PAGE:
RI by George N. Allen

RI

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KIRKUS REVIEW

In 1969, Ken Armstrong was a medic in Vietnam, assigned to a hospital outside Saigon, who learned about the ""dinks"" firsthand: he worked on the ""gook ward"" where everything was ""hind-tit"" and where these weird people connived to smuggle in their own food and sleep on the floor. Ken was naive, yes, and ignorant, but also deeply religious (Baptist), so it wasn't long before he realized that his informal indoctrination was faulty, the people worthy of respect and even admiration--they hollered less than American patients when they hurt just as much. His coming of age proceeded slowly, then accelerated with the arrival of Ri, a sad Cambodian orphan whose leg was amputated at the knee. Ri perked up with regular care, resisted transfer to a Saigon orphanage, and clung to Ken's unintentional fathering. And Ken, realizing his attachment, made a Christian decision: he arranged to have his Denver parents adopt the boy. Then began a months-long struggle to assure his parents of his commitment and to complete the paperwork--the last necessitating regular AWOL trips to Saigon and open defiance of his commanding officer. Ri, who got a handshake and encouragement from Bob Hope, made it to Denver, now skis, drives a car, and lives with Ken's parents--he likes the household full of children. No lively M*A*S*H crossfiring here--just a wholesome retrospection.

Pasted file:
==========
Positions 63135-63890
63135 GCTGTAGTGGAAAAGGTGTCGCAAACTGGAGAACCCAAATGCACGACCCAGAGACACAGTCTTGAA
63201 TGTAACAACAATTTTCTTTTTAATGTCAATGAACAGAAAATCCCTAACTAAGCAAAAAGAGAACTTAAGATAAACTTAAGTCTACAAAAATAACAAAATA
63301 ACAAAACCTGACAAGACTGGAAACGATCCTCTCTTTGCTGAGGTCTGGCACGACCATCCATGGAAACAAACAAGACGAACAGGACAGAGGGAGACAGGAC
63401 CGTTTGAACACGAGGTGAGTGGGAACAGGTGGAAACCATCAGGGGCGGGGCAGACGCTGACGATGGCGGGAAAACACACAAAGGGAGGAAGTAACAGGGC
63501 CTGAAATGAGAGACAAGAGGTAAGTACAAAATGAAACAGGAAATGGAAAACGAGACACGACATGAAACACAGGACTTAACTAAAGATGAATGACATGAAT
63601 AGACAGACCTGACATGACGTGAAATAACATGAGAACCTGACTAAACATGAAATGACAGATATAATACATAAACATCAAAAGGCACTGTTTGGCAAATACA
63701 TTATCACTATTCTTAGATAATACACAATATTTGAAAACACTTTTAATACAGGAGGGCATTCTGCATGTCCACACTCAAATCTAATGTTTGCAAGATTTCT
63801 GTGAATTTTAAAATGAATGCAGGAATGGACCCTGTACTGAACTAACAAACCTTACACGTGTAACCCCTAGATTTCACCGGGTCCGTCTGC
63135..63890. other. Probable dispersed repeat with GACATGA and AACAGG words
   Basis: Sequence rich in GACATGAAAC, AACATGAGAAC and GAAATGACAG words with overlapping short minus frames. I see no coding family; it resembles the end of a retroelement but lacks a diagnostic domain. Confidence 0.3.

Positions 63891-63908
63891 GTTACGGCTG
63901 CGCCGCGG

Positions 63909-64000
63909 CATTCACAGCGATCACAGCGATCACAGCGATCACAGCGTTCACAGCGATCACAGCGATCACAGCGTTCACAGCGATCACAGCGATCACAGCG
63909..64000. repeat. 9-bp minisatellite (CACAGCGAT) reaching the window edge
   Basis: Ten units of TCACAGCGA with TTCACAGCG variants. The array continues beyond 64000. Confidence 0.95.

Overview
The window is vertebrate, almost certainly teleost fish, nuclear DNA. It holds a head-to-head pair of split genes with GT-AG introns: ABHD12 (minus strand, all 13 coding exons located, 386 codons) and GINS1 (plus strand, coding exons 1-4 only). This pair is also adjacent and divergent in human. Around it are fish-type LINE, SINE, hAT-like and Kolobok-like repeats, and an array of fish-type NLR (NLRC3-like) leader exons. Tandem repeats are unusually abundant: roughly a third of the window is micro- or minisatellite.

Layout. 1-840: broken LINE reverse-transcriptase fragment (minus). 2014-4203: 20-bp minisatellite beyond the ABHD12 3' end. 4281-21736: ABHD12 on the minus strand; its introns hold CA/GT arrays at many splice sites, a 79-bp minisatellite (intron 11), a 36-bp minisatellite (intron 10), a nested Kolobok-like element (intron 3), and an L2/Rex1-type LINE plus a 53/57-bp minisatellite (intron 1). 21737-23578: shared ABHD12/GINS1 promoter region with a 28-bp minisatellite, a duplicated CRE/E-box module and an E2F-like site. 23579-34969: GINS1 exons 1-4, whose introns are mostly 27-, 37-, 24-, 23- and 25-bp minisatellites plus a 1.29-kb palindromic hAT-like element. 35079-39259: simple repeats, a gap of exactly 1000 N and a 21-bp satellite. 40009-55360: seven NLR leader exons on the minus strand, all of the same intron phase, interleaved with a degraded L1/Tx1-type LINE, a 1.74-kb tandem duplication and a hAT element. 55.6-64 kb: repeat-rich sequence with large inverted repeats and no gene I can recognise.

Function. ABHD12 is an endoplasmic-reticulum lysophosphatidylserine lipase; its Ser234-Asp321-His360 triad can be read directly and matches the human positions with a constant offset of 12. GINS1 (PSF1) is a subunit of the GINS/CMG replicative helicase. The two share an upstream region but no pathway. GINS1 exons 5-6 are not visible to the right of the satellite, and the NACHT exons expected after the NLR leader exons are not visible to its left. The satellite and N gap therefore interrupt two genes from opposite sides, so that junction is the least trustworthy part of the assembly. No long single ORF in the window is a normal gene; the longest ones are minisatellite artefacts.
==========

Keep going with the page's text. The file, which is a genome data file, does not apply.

Pub Date: Nov. 17th, 1978
Publisher: Prentice-Hall